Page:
How China's Leaders Think: The Inside Story of China's Past, Current and Future Leaders
Robert Lawrence Kuhn
Format: PDF / Kindle (mobi) / ePub
A fascinating look at China now and in the years to come, through the eyes of those at the helm
As China continues its rapid ascent, attention is turning to its leaders, who they are, and how they view the country's incredible transformation over the last thirty years. In How China's Leaders Think: The Inside Story of China's Past, Current and Future Leaders, Revised, bestselling author Lawrence Kuhn goes directly to the source, talking with members of China's ruling party and examining recently declassified Party material to provide readers with an intimate look at China's leaders and leadership structure, visionary principles, and convulsive past, and tracing the nation's reform efforts.
Focusing on President Hu Jintao's philosophies and policies, the book looks to the next generation of China's leaders to ask the questions on everyone's lips. Who are China's future leaders? How do they view China's place in the world? Confronting China's leaders head on, Kuhn asks about the county's many problem, from economic imbalances to unsustainable development, to find out if there's a road map for change. Presenting the thoughts of key Chinese leaders on everything from media, military, banking, and healthcare to film, the Internet, science and technology, and much more, the book paints an intimate, candid portrayal of how China's leaders really think.
* Presents a fascinating insight into how China's leaders think about their country and where it's headed
* Asks the tough questions about China's need for reform
* Pulls together information from over 100 personal interviews as well as recently declassified Party documents
Taking readers closer to Party officials than ever before, How China's Leaders Think documents China's thirty-year struggle toward economic and social reform, and what's to come.
and how they feel—and the sense of confidence they have in their country and their future. Change has been dazzling—not just in the construction of new buildings and modern cities but more importantly in the psychology and culture of the people, and in the new conviction that change itself is possible. Before reform, no change was possible; after reform, no change seems impossible. And, in the process, the values of the Chinese people have shifted. Citizens at all levels, from farmers and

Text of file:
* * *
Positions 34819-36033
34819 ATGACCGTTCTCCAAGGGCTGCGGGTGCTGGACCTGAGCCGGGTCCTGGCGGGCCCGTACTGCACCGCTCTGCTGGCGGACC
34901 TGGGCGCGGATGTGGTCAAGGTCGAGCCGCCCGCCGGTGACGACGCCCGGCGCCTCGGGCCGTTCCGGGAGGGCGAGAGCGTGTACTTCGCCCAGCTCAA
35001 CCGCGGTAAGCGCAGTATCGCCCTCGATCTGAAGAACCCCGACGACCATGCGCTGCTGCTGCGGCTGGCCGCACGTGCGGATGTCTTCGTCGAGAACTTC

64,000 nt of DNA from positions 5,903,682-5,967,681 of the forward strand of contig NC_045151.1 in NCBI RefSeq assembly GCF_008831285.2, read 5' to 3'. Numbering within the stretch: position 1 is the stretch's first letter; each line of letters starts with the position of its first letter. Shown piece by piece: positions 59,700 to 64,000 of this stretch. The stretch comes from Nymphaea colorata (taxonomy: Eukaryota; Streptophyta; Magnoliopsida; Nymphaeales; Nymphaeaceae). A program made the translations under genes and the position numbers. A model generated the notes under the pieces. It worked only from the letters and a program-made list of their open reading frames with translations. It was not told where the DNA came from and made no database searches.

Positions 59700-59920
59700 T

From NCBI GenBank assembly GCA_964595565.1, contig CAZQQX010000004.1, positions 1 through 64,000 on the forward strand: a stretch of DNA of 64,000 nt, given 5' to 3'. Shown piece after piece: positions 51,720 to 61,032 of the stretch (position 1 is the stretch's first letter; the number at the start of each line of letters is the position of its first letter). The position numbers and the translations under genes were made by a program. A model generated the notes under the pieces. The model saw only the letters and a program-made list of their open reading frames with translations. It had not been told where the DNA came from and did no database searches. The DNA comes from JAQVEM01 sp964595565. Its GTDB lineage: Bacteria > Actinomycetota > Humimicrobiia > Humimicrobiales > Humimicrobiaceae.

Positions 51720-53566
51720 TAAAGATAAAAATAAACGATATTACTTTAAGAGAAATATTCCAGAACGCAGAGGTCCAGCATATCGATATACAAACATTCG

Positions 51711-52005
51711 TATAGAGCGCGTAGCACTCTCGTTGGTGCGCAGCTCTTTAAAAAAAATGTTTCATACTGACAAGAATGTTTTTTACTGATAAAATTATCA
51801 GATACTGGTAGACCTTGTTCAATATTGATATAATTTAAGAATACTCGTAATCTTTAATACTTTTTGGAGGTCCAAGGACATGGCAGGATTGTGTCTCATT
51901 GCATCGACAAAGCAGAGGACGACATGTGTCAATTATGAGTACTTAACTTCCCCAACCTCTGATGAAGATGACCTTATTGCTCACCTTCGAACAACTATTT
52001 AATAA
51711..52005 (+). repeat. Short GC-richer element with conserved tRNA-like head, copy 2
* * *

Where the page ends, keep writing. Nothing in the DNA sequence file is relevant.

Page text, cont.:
many in China support the view that the kind of response shown after the earthquake would not have been possible with a governance system of competing political parties. It ties in to the argument that, with 1.3 billion people in grossly disparate stages of development, protecting lives and providing basic living requirements is the highest priority, and for this, a strong government with a single ruling party is required. Indeed, the readiness of Westerners to criticize China for human rights
think. (In October 2010, Vice President Xi Jinping was appointed vice chairman of the Central Military Commission of the CPC, reconfirming expectations that he would become general secretary of the CPC in 2012 and president of China in 2013—the country’s most senior leader.) My dual objective is to trace China’s monumental story of trauma and transformation and to understand the motivations and mechanisms underlying the decisions and policies of China’s leaders, individually and in their
Endnotes 1 “Senior official Li Changchun visits old artists,” People’s Daily, January 23, 2006. 2 People’s Daily, March 25, 2008. 3 Qiushi (Seeking Truth) magazine, July 17, 2008. 4 Full disclosure: I structured the CCTV-IMG deal (2008) and am a partner in the joint venture. 5 Jonathan Landreth, “CCTV forms venture with IMG, The Hollywood Reporter, July 31, 2008. 6 Private communication with Tie Ning, Beijing, September 2008; entire section. 7 Qin Xiaoying, “When books indicated the dawn
splendor.” And, he added, “We should respect and learn from each other.” Jiang took his audience on a tour of Chinese history and culture. He quoted the Daoist philosopher Zhuang Zi on the nature of “limits” (what other national leader refers to calculus in a foreign policy speech?); he spoke of how ancient Chinese astronomy integrated the universe and humanity; of various schools of philosophy, and China’s contributions to mathematics, music, and medicine; and of China’s many inventions, which,